At 22:17 12/07/99 -0300, you wrote:
>John Fisher <[log in to unmask]> wrote:
>> In message <[log in to unmask]>,
>> Patrick Dunn <[log in to unmask]> writes
>> >Okay, a sound has popped up in my new language and I don't know what to
>> >call it.
>> >
>> >I'd call it an alveolar fricative, but I already have /s/.
>> >
>> >It's like a /t/, except the tongue is relaxed, arched slightly so the=
>> >tip touches the alveolar ridge.  Sounds a bit like a whistle, and it
>> >occurs at the end of words in my new language.
>> Sounds like a "flat" [s], as against an ordinary [s] which is grooved,
>> so that the air only escapes in the middle.  Another way to look at it
>> is as an alveolar version of [T] (theta), because that is usually not
>> grooved.
>I've encountered this same sound already. In one of the dialects of
>Drasel=E9q, the alveolar trill <rr> changed into a voiced version of=20
>*that*, but I didn't know what to call it. A flat [s], an ungrooved [s]?
>I think Castilian Spanish has this sound for /s/ in almost all positions,
>or a very similar one. It's a very distinctive feature. I think Padraic
>Brown once called it "madrile=F1o hiss", am I right?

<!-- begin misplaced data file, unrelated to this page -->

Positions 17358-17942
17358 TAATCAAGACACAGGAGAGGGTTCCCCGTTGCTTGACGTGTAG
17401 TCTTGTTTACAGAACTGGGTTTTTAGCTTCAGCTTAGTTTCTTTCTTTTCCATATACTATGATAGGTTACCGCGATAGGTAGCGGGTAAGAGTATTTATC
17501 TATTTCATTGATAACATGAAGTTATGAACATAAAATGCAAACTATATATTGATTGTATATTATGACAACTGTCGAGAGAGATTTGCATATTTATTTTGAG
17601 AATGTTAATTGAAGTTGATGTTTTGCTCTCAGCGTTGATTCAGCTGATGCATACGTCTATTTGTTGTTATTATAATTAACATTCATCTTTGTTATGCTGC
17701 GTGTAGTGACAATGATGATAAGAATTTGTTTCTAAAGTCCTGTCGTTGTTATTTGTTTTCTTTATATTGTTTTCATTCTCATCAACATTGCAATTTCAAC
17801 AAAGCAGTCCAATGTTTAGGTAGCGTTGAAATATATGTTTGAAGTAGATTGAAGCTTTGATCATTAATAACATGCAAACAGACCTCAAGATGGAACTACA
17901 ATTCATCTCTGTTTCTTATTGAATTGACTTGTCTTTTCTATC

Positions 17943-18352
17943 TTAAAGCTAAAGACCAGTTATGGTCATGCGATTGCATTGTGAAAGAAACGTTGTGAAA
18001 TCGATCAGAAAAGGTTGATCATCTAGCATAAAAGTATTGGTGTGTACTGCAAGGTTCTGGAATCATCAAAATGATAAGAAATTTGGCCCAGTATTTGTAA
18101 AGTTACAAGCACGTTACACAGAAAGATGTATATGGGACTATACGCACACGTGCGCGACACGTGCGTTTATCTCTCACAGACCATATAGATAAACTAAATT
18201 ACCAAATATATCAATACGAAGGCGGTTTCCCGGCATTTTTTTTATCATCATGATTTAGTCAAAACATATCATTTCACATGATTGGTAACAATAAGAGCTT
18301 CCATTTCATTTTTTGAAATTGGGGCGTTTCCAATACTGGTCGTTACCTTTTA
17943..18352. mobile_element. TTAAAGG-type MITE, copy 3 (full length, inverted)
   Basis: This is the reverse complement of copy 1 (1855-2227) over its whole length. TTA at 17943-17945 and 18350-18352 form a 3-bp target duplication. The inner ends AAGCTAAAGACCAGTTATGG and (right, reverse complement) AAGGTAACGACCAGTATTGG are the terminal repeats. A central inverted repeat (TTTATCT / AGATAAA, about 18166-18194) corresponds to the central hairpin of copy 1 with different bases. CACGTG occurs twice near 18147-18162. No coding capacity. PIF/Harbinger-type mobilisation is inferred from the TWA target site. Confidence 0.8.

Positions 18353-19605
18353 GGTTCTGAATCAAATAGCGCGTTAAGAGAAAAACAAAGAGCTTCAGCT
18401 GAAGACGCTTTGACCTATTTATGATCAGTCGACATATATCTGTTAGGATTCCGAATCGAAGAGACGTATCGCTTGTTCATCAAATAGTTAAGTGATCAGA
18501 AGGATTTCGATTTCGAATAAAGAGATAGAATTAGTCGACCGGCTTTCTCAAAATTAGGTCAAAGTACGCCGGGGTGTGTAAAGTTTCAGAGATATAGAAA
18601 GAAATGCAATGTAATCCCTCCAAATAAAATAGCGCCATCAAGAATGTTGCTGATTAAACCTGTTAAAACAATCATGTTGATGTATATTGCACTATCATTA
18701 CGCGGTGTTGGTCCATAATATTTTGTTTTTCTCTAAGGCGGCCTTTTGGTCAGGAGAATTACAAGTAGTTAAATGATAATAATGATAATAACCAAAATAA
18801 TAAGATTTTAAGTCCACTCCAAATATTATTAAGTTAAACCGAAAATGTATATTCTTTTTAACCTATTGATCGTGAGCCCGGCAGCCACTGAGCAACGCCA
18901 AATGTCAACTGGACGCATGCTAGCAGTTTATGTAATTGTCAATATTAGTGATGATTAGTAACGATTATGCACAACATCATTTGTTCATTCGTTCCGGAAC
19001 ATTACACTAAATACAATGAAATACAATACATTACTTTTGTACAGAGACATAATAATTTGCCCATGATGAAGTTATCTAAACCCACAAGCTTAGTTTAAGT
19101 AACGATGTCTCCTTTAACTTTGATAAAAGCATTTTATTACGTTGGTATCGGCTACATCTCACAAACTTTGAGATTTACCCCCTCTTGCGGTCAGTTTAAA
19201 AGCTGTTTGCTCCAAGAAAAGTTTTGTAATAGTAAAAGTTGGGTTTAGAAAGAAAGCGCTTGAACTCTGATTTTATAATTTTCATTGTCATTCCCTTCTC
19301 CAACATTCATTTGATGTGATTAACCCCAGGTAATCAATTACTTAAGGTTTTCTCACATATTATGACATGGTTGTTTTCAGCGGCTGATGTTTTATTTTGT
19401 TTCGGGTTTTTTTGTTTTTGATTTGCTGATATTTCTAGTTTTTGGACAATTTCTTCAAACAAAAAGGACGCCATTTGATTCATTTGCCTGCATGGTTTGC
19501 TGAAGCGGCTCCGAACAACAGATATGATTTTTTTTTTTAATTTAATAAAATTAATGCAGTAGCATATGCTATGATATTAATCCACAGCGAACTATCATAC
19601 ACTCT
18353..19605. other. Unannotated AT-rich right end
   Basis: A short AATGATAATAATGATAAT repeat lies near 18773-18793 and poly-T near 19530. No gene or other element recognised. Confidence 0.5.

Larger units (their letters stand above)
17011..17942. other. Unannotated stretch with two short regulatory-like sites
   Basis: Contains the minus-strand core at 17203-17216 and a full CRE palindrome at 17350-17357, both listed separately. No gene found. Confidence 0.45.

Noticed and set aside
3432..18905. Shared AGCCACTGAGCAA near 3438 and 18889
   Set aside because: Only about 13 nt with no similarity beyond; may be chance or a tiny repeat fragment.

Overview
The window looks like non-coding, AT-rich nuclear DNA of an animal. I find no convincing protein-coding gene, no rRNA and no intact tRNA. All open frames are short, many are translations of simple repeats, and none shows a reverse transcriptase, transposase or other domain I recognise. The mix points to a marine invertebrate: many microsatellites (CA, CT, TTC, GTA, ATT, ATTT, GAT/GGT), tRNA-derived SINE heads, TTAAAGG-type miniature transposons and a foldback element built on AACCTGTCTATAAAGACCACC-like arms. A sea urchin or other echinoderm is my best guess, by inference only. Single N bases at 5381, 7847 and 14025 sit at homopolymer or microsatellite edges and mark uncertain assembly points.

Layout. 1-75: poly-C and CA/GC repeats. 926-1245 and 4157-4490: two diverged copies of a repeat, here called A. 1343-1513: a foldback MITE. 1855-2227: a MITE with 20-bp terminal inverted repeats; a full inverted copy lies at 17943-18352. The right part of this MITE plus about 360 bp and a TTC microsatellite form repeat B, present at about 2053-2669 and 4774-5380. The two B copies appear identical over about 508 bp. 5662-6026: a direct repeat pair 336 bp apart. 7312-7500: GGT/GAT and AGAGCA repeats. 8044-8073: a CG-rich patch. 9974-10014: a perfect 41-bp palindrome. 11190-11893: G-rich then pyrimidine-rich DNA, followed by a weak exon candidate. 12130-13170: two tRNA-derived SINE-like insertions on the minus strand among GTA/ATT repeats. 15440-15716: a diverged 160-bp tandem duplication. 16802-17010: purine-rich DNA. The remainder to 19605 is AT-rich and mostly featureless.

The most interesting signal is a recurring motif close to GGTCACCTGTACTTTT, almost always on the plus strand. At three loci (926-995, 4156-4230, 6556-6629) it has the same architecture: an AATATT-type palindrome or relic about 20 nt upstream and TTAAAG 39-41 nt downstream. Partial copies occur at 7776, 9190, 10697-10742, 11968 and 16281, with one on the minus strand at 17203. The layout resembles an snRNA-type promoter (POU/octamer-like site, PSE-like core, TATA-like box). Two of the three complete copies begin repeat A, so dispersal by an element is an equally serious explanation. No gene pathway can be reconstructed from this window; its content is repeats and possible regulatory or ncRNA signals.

I agree with you for Castillan Spanish. It seems that Basque and Castillan
Spanish have the same sound for the letter 's'. Well, in fact, I think that
in Spanish, /s/ and this "whistle" are allophones, whereas they are
distinct phonemes in Basque (written 'z' and 's'). This is a very
distinctive feature and I wonder whether it's not an influence of Basque
over Castillan Spanish (as this sound isn't present in any other Romance
language as far as I know). Am I wrong?

>--Pablo Flores
                                                        Christophe Grandsire
                                                |Sela Jemufan Atlinan C.G.

"Reality is just another point of view."

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